Literary scholars have identified 22 elements of the "Mythic Hero Archetype" permeating ancient literature. One of the most prevalent of these elements is the Attempt to Kill the Infant Hero by a Jealous Ruler. A few of the more notable heroes of old adhering to this role are Sargon, Moses, Hercules, Perseus, and Romulus and Remus. Matthew knew that if he was going to offer up Jesus as a hero at least on par with his predecessors, he'd have to include the necessary ingredients, including the jealous ruler bit. But Matthew needed Jesus to one-up the others, not just fill the status quo, so he upped the ante. He knew this act was pretty much played out, and the audience would be demanding some new angle. Matthew had the perfect gimmick: sure, the Jesus story had the jealous ruler make an attempt on his life - same ol', same ol' - but in this version, that exact scenario had been prophesied centuries in advance! After the slaughter, Matthew writes, "Then what was said by the prophet Jeremiah was fulfilled:

'A voice was heard in Rama,weeping and great mourning. Rachel weeping for her children and refusing to be comforted because they are no more.'" (2:17,18)

You'll notice that this prophecy has all the ambiguity of a Nostradamus quatrain that Christians are so fond of dismissing as "overly vague." Does this passage say anything about The Messiah, a jealous king, or the slaughter of infants? No. You could argue that a school house fire that claimed the lives of several children fulfilled this "prophecy" equally well. How does Matthew deduce that this passage refers to the events he's describing? I haven't the faintest idea, especially when we realize that this is merely a sentence fragment ripped out of a much larger context that has absolutely nothing to do with Matthew's Slaughter. The full prophecy Matthew is quoting from is the 31st chapter of Jeremiah. For our purposes, I'll only cite verses 11-17:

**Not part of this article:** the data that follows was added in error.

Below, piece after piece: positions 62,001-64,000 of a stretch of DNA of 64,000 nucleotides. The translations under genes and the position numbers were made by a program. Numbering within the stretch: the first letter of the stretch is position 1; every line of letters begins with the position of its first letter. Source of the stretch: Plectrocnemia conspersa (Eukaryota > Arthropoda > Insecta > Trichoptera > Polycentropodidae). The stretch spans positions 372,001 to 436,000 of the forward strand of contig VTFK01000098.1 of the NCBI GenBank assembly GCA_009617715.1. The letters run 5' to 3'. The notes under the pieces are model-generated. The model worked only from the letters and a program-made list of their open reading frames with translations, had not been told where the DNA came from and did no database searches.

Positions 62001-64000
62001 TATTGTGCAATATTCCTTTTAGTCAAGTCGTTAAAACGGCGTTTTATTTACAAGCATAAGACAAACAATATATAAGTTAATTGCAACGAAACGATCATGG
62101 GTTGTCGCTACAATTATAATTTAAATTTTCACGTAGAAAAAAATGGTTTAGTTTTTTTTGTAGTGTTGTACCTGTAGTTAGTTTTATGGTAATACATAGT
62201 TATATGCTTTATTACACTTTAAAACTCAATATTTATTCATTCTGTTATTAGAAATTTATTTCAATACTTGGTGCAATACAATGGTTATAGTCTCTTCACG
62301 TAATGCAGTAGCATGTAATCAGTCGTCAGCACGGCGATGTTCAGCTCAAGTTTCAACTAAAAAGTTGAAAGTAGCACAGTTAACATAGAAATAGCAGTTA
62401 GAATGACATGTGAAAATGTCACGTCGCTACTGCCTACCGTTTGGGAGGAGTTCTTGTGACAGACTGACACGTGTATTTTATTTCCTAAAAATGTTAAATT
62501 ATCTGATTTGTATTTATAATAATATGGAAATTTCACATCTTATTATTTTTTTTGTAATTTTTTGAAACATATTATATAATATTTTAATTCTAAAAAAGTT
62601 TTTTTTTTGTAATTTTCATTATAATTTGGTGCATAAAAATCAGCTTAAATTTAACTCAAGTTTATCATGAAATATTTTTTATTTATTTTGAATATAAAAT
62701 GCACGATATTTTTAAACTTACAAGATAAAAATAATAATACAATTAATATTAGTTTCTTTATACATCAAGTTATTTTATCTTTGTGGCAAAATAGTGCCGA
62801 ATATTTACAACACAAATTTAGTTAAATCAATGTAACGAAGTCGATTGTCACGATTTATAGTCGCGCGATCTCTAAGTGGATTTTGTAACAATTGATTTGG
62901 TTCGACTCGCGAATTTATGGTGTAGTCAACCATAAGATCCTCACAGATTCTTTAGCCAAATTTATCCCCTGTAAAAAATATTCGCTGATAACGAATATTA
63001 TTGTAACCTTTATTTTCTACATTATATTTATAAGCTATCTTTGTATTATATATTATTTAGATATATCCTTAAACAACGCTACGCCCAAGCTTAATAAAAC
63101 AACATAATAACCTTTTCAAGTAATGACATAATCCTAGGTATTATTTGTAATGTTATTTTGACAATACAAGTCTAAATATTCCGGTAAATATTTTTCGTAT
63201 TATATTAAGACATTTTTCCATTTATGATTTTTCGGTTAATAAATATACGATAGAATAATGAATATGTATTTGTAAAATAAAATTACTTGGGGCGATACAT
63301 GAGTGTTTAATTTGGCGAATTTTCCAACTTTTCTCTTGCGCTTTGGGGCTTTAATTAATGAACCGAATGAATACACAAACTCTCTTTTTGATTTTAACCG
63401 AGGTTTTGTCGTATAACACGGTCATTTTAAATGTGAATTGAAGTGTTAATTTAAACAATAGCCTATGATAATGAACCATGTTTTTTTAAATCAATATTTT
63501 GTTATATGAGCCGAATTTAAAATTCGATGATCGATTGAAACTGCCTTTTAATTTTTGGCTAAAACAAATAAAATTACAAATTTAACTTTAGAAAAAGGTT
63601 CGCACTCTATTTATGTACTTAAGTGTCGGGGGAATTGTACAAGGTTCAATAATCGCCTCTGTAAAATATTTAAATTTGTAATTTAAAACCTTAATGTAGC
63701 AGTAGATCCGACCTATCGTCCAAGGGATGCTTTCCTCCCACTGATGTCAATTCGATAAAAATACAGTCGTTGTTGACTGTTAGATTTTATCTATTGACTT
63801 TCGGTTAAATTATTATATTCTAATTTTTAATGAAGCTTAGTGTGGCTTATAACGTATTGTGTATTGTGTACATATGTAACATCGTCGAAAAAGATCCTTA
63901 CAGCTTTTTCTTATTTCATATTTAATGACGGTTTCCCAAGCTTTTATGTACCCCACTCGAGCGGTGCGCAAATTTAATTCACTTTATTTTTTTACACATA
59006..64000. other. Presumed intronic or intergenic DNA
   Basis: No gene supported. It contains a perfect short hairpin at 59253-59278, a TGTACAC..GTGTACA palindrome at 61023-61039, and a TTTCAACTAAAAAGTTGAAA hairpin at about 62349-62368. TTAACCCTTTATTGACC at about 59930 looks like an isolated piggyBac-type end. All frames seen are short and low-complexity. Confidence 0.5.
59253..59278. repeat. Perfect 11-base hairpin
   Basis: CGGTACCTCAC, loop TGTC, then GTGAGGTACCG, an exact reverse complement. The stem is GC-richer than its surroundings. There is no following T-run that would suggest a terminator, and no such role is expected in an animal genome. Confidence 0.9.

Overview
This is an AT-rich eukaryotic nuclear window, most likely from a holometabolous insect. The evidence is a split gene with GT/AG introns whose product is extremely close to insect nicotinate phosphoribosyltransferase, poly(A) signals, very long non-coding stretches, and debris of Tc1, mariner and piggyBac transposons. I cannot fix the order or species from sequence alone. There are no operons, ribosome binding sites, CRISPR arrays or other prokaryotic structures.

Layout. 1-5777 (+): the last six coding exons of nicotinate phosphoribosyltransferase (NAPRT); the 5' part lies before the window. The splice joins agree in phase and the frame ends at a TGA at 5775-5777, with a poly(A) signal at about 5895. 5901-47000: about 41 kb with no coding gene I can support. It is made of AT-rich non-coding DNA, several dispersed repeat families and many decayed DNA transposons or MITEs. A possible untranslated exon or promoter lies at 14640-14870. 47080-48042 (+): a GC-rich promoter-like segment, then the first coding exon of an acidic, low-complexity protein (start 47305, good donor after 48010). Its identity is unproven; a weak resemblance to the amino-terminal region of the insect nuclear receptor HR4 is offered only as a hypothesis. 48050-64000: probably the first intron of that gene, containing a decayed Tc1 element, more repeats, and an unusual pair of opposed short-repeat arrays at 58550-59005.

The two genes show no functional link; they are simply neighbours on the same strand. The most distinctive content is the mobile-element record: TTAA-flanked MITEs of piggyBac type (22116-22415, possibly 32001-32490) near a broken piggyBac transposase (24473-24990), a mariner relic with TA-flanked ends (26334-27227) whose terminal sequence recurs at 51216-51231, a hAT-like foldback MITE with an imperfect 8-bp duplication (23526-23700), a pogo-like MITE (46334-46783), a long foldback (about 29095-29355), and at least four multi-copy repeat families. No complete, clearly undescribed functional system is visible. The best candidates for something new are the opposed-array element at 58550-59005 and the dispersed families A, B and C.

"For the Lord will ransom Jacob and redeem them from the hand of those stronger than they. They will come and shout for joy on the heights of Zion; They will rejoice in the bounty of the Lord - the grain, the new wine and the oil, the young of the flocks and herds. They will be like a well-watered garden, and they will sorrow no more. Then maidens will dance and be glad, young men and old as well. I will turn their mourning into gladness; I will give them comfort and joy instead of sorrow. I will satisfy the priests with abundance, and the people will be filled with my bounty," declares the Lord. This is what the Lord says, "A voice was heard in Ramah, mourning and great weeping, Rachel weeping for her children and refusing to be comforted because they are no more." This is what the Lord says, "Restrain your voice from weeping and your eyes from tears, for your work will be rewarded," declares the Lord. "They will return from the land of the enemy. So there is hope for your future," declares the Lord."Your children will return to their own land."

This passage needs to be put in its historical context to be properly understood. At the time Jeremiah utters this prophecy, the Israelites are slaves in captivity to the Babylonians. Jeremiah is simply predicting that they will be returning home at some point. You'll notice the passage"borrows" as his prophecy concerning weeping and tears; he imagines this applies to the anguish mothers and fathers must be experiencing over their recently deceased sons. But the very next line has God saying, "Stop crying. Dry your tears. The children you're mourning after are coming back home from the land of the enemy!" This is a prophecy for a national homecoming in the very near future, not a random and local slaughter centuries later! Where in the world in that passage is a prediction calling for a jealous ruler to butcher a hundred baby boys? Matthew is grasping at straws to help prop up his imaginative, though unoriginal story. What it boils down to is that Matthew - the only writer in history to ever recount this Slaughter - did so explicitly "to fulfill a prophecy" which called for no such thing in the first place.

We've seen that the 2 Nativity stories are mutually, internally contradictory. We've shown how elements of both tales contradict external documented history, and how one writer is forced to mangle ancient Jewish homecoming predictions to support his wild story-telling. In the next part I will show how none of Matthew's alleged Nativity-related "prophecies" are anything of the sort. Feliz navidad.

Continue to Part III